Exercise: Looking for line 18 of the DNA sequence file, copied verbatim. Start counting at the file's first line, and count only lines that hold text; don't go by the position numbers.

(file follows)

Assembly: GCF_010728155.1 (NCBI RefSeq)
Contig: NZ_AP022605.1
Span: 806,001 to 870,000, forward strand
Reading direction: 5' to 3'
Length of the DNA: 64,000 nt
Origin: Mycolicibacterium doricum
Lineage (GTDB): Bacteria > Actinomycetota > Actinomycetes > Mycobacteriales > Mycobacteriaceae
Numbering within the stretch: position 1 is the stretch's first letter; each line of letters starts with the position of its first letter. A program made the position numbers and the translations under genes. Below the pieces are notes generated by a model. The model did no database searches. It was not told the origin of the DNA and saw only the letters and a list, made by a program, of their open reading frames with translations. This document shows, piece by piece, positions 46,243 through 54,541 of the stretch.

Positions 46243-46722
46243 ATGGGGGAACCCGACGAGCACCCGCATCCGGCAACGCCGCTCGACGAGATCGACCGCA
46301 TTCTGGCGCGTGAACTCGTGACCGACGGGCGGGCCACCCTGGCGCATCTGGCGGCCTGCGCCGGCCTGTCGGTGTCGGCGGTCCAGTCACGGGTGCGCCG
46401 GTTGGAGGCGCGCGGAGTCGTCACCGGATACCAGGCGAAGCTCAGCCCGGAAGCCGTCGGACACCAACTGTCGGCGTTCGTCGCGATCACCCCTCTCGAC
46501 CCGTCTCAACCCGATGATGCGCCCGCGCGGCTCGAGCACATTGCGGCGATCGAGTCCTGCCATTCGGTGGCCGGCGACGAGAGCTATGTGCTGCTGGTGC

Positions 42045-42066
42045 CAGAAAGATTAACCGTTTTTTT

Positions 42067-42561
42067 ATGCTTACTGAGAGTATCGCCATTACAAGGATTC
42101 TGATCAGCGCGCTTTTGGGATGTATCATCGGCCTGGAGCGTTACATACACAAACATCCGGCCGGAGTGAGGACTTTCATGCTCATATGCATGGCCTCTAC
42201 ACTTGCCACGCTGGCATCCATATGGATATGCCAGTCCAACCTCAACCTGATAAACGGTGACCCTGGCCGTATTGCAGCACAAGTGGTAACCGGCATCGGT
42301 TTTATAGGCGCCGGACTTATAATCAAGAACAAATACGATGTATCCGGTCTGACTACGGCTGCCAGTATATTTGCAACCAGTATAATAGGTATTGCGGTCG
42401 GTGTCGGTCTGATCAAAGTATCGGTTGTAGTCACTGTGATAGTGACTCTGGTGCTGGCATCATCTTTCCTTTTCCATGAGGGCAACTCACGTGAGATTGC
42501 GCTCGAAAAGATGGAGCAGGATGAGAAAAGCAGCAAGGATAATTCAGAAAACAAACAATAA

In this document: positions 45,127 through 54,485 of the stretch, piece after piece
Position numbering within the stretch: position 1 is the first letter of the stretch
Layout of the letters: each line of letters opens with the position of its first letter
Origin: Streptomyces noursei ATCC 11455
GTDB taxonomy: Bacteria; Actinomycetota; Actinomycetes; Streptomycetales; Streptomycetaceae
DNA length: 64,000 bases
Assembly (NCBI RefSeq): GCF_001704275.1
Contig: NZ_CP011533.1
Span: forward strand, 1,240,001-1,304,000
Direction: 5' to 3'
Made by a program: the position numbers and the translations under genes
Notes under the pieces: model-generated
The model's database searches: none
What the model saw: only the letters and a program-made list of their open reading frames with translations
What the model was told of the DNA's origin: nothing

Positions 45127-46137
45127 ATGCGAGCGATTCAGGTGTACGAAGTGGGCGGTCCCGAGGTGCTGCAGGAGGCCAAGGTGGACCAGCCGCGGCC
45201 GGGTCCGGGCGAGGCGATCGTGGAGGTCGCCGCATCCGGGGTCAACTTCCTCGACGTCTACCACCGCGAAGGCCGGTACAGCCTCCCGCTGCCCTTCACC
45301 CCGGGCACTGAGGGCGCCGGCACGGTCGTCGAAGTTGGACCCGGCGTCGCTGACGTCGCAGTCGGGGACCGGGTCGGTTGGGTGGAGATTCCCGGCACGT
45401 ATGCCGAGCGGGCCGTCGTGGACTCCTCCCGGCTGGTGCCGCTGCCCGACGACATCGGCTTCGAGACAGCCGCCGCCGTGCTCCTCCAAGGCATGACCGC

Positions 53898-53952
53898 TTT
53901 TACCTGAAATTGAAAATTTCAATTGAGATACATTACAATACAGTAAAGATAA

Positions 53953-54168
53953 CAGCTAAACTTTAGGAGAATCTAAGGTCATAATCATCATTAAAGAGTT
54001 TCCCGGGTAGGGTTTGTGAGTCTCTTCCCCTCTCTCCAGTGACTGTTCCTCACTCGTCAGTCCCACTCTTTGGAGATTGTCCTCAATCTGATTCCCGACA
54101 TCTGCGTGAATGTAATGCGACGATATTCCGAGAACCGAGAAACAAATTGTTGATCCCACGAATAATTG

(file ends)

42101 TGATCAGCGCGCTTTTGGGATGTATCATCGGCCTGGAGCGTTACATACACAAACATCCGGCCGGAGTGAGGACTTTCATGCTCATATGCATGGCCTCTAC